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Goat in the Road

UP NEXT: JANUARY

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Goat in the Road is excited to announce its remount of its newest original show, Foreign to Myself
a play about Veterans and the experience of homecoming.

"Moving, inventive, funny and heartbreaking at the same time, the play is a gentle and persistent invitation to reflect on the divide between Veterans and civilians and how we begin to bridge that divide."
Gala True, PhD, Associate Professor, Tulane University School of Medicine and Research Investigator, Department of Veterans Affairs  

Foreign to Myself
January 12 - 14 and 19 - 21 at 8 pm
UNO's  Robert E. Nims Theatre (2000 Lakeshore Dr.)
All shows are free!
Reserve at this link, 25 tickets available at the door nightly
Box office opens at 6:30 pm

Featuring William Bowling, Denise Frazier, Darci Fulcher, Shannon Flaherty, Jeremy Guyton, Dylan Hunter, and Grace Kennedy.

Directed by Chris Kaminstein, with sound design by Peter Bowling and Kyle Sheehan. Costumes designed by Kaci Thomassie, lights by Joshua Courtney, props by Owen Ever, and set by Nick Benaceraff. Stage management by Kit Sternberger and technical direction by Alex Smith.

Click here for more info about Foreign to Myself.

POST-SHOW CONVERSATIONS!

Each Saturday night, there will be a post-show conversation on the themes of Foreign to Myself with some of the amazing people who contributed their experiences and expertise to the creation of the show.

Saturday, Jan. 13, on the theme of "Re-entry", will feature:

  • Ariel David, a public health researcher, specializing in the behavioral health of unique sub-populations. She is also a combat veteran, who served 9 years in the Navy and was deployed "boots on the ground" as a weapons operator, as an Individual Augmentee/Joint Forces.
  • Jeff Key, a former Marine, Iraq Veteran, Playwright, and activist. He was born and raised in Walker County, Alabama but now makes his home in the French Quarter. His first play, The Eyes of Babylon toured the US and Ireland and ended with a Drama Desk nomination run off-Broadway in New York and was the subject of the Showtime documentary Semper Fi: One Marine’s Journey.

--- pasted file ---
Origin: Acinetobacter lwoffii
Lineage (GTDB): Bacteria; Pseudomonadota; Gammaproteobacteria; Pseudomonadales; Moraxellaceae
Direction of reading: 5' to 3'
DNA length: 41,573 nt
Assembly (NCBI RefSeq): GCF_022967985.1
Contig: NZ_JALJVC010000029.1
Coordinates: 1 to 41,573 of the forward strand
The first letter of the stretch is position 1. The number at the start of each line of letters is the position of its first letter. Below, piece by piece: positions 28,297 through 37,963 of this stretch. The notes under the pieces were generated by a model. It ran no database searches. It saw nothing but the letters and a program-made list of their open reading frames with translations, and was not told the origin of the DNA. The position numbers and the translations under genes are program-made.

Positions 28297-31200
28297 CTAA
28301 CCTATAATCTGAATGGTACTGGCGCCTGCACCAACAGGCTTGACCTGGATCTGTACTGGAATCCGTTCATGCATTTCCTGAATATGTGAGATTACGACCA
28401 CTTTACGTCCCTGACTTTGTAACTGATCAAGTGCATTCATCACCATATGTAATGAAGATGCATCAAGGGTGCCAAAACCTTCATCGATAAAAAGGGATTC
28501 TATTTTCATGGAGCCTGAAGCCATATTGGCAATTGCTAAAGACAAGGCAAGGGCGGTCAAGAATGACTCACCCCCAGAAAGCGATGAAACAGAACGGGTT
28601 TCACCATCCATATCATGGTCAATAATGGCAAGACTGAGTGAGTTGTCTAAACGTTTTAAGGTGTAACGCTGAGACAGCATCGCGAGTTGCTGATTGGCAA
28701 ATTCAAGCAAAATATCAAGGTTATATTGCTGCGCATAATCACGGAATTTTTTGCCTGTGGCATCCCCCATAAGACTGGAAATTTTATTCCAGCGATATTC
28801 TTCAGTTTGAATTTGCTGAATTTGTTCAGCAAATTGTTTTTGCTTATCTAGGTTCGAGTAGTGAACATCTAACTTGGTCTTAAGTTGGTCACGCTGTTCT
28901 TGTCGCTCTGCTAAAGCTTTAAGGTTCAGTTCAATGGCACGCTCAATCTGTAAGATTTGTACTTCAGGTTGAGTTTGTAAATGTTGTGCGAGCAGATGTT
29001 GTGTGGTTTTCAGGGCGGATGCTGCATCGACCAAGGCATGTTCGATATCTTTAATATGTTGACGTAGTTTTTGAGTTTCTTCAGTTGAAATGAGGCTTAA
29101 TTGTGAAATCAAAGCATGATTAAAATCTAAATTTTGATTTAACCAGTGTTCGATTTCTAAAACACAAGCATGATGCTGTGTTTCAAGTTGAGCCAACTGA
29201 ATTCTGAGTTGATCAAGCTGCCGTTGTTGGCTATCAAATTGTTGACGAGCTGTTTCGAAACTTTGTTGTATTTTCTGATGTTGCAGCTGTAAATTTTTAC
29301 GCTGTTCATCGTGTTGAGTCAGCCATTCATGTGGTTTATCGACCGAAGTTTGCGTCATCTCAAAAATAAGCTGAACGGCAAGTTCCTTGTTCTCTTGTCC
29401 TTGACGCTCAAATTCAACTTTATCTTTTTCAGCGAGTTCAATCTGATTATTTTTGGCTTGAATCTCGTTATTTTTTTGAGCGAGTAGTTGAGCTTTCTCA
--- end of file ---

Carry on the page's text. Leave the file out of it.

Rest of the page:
• Hilton Johns, a pastor and veteran of the US Marine Corps. 
  • Bryon Reiger, a New Orleans playwright and veteran of the US Army. 

Stay tuned for more info about the talk on Saturday, Jan. 20.

MARCH/APRIL

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"Not unfrequently the alternations of health and sickness, joy and sorrow, commercial prosperity and misfortune, sweep over the Crescent City with the suddenness and fury of those autumnal hurricanes which occasionally visit it..."

- Dr. Theodore Clapp, 1858

The Stranger Disease

A new immersive play about yellow fever in nineteenth century New Orleans.

GRP is collaborating with the Louisiana State Museum and Friends of the Cabildo to create this historically inspired play that will be performed at Madame John’s Legacy, the oldest residence in the city.

March 23 - April 15
Madame John's Legacy (632 Dumaine St.)
$25
Ticket info coming soon!

Goat in the Road’s 2017 – 18 season is supported by the Goldschmidt Family Foundation, the New Orleans Theatre Association, the Jazz & Heritage Foundation, the GPOA Foundation, the Pavy-Deblois Foundation, the Starseed Foundation, and a City Council/Cox Communication grant, as well as a grant from Alternate Roots’ Artistic Assistance program, the Nathan Cummings Foundation, the Surdna Foundation, the Ford Foundation, and the Andrew W. Mellon Foundation. It is also made possible by a Community Arts Grant from the City of New Orleans and a grant from the Louisiana Division of the Arts, Office of Cultural Development, Department of Culture, Recreation and Tourism, in cooperation with the Louisiana State Arts Council, and the National Endowment for the Arts, a Federal agency. These grants are administered by the Arts Council of New Orleans.

Goat in the Road’s 2017 – 18 season is supported by the Goldschmidt Family Foundation, the New Orleans Theatre Association, the Jazz & Heritage Foundation, the GPOA Foundation, the Pavy-Deblois Foundation, the Starseed Foundation, and a City Council/Cox Communication grant, as well as a grant from Alternate Roots’ Artistic Assistance program, the Nathan Cummings Foundation, the Surdna Foundation, the Ford Foundation, and the Andrew W. Mellon Foundation.

It is also made possible by a Community Arts Grant from the City of New Orleans and a grant from the Louisiana Division of the Arts, Office of Cultural Development, Department of Culture, Recreation and Tourism, in cooperation with the Louisiana State Arts Council, and the National Endowment for the Arts, a Federal agency. These grants are administered by the Arts Council of New Orleans.